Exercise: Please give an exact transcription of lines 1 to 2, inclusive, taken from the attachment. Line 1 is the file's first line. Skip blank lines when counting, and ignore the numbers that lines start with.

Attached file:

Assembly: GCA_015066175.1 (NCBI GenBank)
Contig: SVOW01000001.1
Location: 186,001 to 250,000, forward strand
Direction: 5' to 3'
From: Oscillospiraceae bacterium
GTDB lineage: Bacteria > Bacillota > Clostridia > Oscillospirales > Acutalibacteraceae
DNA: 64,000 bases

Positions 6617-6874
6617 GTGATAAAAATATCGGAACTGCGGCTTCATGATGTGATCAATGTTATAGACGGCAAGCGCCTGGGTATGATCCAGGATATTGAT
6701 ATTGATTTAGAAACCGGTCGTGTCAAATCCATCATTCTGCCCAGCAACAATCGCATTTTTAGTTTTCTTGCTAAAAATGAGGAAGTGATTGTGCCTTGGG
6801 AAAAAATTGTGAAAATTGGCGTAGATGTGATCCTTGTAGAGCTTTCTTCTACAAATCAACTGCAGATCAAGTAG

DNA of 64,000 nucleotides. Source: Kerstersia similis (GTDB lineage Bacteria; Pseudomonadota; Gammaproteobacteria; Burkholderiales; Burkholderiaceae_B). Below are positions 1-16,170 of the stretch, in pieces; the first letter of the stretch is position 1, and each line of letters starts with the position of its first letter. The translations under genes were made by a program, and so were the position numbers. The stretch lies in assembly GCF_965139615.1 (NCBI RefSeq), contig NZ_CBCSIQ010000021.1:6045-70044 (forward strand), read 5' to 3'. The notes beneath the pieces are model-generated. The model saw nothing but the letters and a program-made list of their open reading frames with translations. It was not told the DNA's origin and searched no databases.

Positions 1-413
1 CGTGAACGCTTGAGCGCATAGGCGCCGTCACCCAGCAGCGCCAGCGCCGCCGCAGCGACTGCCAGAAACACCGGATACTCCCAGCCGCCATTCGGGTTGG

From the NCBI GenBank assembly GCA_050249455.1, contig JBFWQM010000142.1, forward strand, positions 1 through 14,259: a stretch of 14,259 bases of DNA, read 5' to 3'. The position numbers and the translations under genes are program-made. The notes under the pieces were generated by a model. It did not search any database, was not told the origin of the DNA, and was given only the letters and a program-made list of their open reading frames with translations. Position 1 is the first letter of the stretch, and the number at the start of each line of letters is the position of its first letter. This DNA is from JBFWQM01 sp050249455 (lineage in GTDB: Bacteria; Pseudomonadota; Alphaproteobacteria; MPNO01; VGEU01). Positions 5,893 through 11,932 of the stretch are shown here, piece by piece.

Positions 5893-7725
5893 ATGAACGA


Assembly: GCA_015066175.1 (NCBI GenBank)
Contig: SVOW01000001.1